The other opener this weekend, the much-panned “Cats,” did as poorly as you'd think: $6.5 million in 3,380 theaters. One wonders how many attendees went out of morbid curiosity. 

Interesting to see that “Parasite,” the critics' darling from Korea, has already grossed $21 million. That's got to be top tier for foreign-language films at the domestic box office, but I don't know if Box Office Mojo still lists such a thing, and if they did, where I might find it.

Posted at 01:15 PM on Sunday December 22, 2019 in category Movies - Box Office   |   Permalink  

Sunday December 15, 2019

Hollywood Hits Quadfecta at Worldwide Box Office

What's one more than a trifecta? A quadfecta? Is that a thing? Anyway, we hit it this year—or Hollywood did.

These are the biggest worldwide box-office hits ever by MPAA rating:

  • G: “Toy Story 4,” $1.07 billion
  • PG: “The Lion King,” $1.65 billion
  • PG-13: “Avengers: Endgame,” $2.79 billion
  • R: “Joker,” $1.05 billion

What do they have in common? Yes, they‘re all 2019 movies. 

One might think that happens a lot—movie prices keep going up, China’s movie market keeps getting bigger, etc.—but I doubt it. It's been 10 years, for example, since the last time a new PG-13 king was crowned.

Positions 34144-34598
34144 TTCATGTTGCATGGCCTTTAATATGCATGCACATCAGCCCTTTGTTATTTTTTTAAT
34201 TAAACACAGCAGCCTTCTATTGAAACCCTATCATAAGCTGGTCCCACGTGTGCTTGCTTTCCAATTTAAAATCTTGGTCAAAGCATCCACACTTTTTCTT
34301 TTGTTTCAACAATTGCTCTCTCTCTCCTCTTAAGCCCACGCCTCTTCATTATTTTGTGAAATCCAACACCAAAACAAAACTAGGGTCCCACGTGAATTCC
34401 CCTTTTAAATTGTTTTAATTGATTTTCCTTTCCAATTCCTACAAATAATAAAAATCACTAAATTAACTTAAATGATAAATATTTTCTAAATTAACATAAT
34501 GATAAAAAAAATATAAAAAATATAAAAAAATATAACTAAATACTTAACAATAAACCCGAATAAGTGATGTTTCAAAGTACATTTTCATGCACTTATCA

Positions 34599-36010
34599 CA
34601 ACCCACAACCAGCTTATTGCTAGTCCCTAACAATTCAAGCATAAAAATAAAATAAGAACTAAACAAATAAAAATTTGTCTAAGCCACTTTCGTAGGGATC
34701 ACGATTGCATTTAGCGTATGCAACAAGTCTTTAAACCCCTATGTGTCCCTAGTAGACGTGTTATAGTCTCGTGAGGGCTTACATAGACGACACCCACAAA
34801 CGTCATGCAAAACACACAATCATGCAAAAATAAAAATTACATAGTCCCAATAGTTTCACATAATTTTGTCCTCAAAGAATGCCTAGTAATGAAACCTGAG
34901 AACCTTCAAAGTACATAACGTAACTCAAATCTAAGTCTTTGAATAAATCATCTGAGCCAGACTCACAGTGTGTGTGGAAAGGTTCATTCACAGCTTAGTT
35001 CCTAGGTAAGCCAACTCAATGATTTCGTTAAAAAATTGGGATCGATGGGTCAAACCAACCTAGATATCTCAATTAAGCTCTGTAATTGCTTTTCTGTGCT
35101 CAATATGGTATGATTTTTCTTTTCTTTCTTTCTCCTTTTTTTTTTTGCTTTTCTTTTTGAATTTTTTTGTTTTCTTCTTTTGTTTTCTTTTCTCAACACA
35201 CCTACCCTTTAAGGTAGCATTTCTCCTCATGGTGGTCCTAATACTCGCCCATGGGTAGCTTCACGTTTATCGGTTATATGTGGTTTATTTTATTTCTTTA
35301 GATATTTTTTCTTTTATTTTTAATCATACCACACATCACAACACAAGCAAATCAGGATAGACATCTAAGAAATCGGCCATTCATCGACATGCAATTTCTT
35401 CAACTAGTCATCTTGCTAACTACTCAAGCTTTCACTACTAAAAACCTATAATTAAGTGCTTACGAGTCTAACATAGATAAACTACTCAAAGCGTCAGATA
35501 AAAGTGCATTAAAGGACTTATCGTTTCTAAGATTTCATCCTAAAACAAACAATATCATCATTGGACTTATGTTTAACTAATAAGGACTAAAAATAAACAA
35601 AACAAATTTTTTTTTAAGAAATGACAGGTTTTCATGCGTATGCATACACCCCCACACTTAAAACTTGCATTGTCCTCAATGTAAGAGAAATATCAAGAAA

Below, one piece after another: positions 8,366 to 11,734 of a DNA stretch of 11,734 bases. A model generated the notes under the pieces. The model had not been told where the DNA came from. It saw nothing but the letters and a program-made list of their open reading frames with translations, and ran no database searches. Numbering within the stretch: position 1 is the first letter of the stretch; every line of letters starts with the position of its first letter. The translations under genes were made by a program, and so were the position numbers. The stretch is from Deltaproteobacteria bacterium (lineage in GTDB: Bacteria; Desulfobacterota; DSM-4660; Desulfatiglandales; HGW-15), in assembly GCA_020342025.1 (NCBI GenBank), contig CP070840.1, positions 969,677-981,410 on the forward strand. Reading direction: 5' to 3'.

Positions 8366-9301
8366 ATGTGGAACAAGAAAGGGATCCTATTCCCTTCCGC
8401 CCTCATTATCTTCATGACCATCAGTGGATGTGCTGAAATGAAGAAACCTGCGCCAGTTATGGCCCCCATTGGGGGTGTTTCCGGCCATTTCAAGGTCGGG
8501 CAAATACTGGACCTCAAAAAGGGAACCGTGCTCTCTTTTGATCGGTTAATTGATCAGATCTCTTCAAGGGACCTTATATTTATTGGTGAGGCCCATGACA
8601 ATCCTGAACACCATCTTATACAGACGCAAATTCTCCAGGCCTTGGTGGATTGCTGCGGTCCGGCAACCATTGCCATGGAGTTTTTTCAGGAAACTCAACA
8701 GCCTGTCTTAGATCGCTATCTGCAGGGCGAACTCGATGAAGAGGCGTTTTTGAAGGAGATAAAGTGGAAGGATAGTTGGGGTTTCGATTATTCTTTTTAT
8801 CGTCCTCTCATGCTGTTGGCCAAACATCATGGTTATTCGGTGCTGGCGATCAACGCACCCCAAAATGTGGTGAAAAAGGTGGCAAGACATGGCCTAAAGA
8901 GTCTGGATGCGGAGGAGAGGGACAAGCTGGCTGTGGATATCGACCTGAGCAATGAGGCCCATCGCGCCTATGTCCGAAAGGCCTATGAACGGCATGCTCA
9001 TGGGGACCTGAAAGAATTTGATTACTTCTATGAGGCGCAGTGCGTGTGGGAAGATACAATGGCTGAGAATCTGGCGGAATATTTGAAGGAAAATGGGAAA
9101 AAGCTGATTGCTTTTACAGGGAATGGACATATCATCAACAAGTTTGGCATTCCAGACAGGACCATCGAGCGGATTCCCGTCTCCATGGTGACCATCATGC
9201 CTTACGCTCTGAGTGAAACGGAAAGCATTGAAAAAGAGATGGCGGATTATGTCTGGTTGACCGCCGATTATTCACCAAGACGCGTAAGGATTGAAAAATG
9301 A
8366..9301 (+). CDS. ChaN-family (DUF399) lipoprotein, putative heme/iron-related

But let's check it out. Has any movie year hit the MPAA rating worldwide quadfecta before?

The last time it could‘ve happened was 2009, when “Avatar” (PG-13) set the worldwide box-office record; but that year, to hone in on just one of the other categories, the highest-grossing R-rated movie worldwide was the comedy hit “The Hangover,” which grossed $467 million, far behind then-leader “The Matrix Reloaded” (2003), at $741 million. 

So what about 2003, then? “The Lord of the Rings: Return of the King” (PG-13) grossed more than $1 billion, after all. But that was still way shy of “Titanic”’s then-record PG-13 total of $1.8 billion. 

So back to 1997, when “Titanic” was released? Nope. Biggest PG film worldwide that year was still “E.T.,” from 1982. And at that point, in 1982, PG-13 didn't even exist. 

It's never happened before. Not even close. 

Domestically, it didn't happen in 2019, either, since while “Toy Story 4” set the North American record for G-rated films, the others didn't break through. The record for PG films is still “The Incredibles 2” from last year (two Pixars!), PG-13 is still “Star Wars: The Force Awakens” from 2015, while R remains “Passion of the Christ” from 2004. It's only on the worldwide stage that this happened.

Keep in mind: All of these worldwide box-office kings are Hollywood movies. Hollywood. That's the city/industry the right-wing is constantly attacking as “liberal.” Because apprently nothing is more liberal, and angers conservatives more, than an American industry dominating a global market.

Posted at 08:30 AM on Sunday December 15, 2019 in category Movies - Box Office   |   Permalink